Parents Voice in Government School Education

Preparing for meetings

For best results, meetings need to be planned. Here are some tips for organisers / office bearers / presidents and secretaries:

  • Know who is coming; be sure of a minimum attendance to make the meeting a success. (Remind people and ask others to help. An email group or Facebook group can be useful.)
  • Gather the necessary materials. (e.g. butcher’s paper, pens, chalk, whiteboard markers, duster).
  • Check equipment that you are relying on – microphone, data projector, laptop computer or overhead projector.
  • Be aware of the physical setting – ease of seeing, hearing comfort. Arrange chairs in a circle or a semicircle to ensure eye contact. Don’t have people sitting separately from an audience if at all possible.
  • For public meetings where you want mass support, always publicly plan for fewer people than you expect. Having to get extra chairs is a victory in itself.
  • Consult with as many people as possible beforehand about what should happen at the meeting – find out their concerns and let them know how these fit and don’t fit into the purpose of the meeting. Pre-consultation will build commitment and group feelings.
  • Discuss in advance the possibility of someone presenting each agenda item, preferably someone knowledgeable or interested in it.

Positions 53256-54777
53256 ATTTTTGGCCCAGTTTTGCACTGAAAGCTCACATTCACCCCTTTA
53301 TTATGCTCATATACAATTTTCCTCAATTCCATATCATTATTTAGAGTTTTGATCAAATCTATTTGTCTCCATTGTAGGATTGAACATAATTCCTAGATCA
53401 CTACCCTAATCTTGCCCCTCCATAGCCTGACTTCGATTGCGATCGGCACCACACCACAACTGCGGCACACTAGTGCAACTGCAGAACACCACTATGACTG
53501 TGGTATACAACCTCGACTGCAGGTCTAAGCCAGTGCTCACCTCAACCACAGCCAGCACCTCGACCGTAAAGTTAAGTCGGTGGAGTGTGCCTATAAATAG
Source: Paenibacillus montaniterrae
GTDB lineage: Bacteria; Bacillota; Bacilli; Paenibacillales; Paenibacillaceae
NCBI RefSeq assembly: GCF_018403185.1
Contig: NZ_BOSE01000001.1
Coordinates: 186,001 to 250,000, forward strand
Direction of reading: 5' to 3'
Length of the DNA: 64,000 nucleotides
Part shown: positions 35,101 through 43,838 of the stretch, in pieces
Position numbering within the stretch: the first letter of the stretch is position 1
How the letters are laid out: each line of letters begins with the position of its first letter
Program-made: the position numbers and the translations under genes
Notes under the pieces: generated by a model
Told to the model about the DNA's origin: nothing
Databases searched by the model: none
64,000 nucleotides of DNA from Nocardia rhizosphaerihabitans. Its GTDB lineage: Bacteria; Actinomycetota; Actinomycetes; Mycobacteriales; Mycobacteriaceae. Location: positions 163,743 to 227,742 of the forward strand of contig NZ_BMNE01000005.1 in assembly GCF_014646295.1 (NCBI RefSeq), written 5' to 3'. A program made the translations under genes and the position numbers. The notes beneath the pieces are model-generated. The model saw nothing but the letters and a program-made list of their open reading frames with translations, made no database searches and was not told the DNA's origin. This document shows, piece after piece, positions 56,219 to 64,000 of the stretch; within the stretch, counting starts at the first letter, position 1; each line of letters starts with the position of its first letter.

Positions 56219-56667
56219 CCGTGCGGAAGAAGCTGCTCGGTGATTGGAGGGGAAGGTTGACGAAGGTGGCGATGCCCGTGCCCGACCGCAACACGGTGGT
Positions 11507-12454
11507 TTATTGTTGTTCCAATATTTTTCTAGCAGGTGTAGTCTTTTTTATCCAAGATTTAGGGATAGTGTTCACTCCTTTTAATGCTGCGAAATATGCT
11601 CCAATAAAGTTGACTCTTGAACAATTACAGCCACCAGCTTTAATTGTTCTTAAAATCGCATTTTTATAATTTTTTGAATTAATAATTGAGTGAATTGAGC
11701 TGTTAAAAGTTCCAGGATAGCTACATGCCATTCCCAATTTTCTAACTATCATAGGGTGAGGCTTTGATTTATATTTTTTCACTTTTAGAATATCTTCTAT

• If the item is going to be complicated or contentious think ahead about the process for handling discussion (see Useful techniques in Section 2, Meetings). Breaking items up into logical parts can be helpful.
  • Delegate as many tasks as possible before the meeting – from giving reports, to recording, to making refreshments. This helps ensure the success of the meeting and makes people feel more like it is their meeting and makes the organiser seem less central. Don’t scare people off with too much work or responsibility though!
  • Have some likely outcomes planned for – if a decision is inevitable and requires some action, have some method of dealing with it or someone to take care of it, in mind. Check it out with them before the meeting so that when the time comes you can suggest them without embarrassment or they can volunteer without wasting time.
  • Failure to have proposals or alternatives worked out beforehand often means that you waste time and get confused, or that you adopt the first suggestions without giving them full consideration.
  • Don’t try to achieve too much. Plan two to two and a half hours at the very most for your meetings.
  • Have people prepared to fill in for key people in important meetings in case of illness etc.
  • Make copies of the agenda available to participants or put a large copy on the wall that will be visible to everyone.